Is chocolate consumption associated with health outcomes? An umbrella review of systematic reviews and meta-analyses

Nicola Veronese, Jacopo Demurtas, Stefano Celotto, Maria Gabriella Caruso, Stefania Maggi, Francesco Bolzetta, Joseph Firth, Lee Smith, Patricia Schofield, Ai Koyanagi, Lin Yang, Marco Solmi, Brendon Stubbs

Research output: Contribution to journalArticlepeer-review


BACKGROUND & AIMS: The literature regarding the potential health benefits of chocolate consumption are unclear and the epidemiological credibility has not been systematically scrutinized, while the strength of the evidence is undetermined. We therefore aimed to map and grade the diverse health outcomes associated with chocolate consumption using an umbrella review of systematic reviews.

METHODS: Umbrella review of systematic reviews of observational and intervention studies (randomized placebo-controlled trials, RCTs). For each association, random-effects summary effect size, 95% confidence interval, and 95% prediction interval were estimated. We also assessed heterogeneity, evidence for small-study effect and evidence for excess significance bias. For significant outcomes of the RCTs, the GRADE assessment was furtherly used.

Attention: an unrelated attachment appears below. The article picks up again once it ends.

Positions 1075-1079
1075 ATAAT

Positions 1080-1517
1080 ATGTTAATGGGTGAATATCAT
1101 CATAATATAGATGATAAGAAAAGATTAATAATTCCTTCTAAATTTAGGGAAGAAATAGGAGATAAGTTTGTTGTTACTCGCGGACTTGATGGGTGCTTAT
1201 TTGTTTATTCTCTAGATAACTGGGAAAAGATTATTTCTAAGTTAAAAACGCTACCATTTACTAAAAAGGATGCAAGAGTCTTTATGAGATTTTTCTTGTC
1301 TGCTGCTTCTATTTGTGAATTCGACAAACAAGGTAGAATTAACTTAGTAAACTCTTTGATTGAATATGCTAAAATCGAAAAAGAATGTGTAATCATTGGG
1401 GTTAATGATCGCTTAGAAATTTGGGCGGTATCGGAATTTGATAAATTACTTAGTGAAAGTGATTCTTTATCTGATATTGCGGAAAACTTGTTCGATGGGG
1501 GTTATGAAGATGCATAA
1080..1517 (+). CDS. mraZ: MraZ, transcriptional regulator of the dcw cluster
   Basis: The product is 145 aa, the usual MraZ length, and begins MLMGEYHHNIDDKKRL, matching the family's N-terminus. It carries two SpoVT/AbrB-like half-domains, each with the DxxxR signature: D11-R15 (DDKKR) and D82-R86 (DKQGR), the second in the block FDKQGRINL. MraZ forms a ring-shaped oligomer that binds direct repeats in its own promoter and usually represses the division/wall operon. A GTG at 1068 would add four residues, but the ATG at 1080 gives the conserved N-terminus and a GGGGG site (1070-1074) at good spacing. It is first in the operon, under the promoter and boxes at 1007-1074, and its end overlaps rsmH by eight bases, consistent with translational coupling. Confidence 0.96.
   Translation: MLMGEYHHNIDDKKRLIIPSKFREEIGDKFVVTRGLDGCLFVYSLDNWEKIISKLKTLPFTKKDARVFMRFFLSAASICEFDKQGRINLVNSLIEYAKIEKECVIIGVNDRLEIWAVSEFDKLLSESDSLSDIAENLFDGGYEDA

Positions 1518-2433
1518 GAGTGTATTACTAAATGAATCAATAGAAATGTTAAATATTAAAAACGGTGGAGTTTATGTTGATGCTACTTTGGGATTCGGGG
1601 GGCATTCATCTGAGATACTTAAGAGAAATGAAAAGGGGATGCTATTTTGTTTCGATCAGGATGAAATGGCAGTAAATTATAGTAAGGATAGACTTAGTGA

RESULTS: From 240 articles returned, 10 systematic reviews were included (8 of which included a meta-analysis), including a total of 84 studies (36 prospective observational studies and 48 interventional). Nineteen different outcomes were included. Among observational studies, including a total of 1,061,637 participants, the best available evidence suggests that chocolate consumption is associated with reduced risk of cardiovascular disease (CVD) death (n = 4 studies), acute myocardial infarction (n = 6), stroke (n = 5) and diabetes (n = 6), although this was based on a weak evidence of credibility. Across meta-analyses of intervention studies, chocolate consumption was positively associated with flow-mediated dilatation at 90-150 min (n = 3) and at 2-18 weeks (n = 3), and insulin resistance markers (n = 2). However, using the GRADE assessment, the evidence for these outcomes was low or very low. Data from two systematic reviews, reported that chocolate consumption was not associated with better depressive mood or cognitive function.

CONCLUSIONS: There is weak evidence to suggest that chocolate consumption may be associated with favorable health outcomes.

Original languageEnglish
Number of pages8
JournalClinical Nutrition
Publication statusE-pub ahead of print - Jun 1 2018


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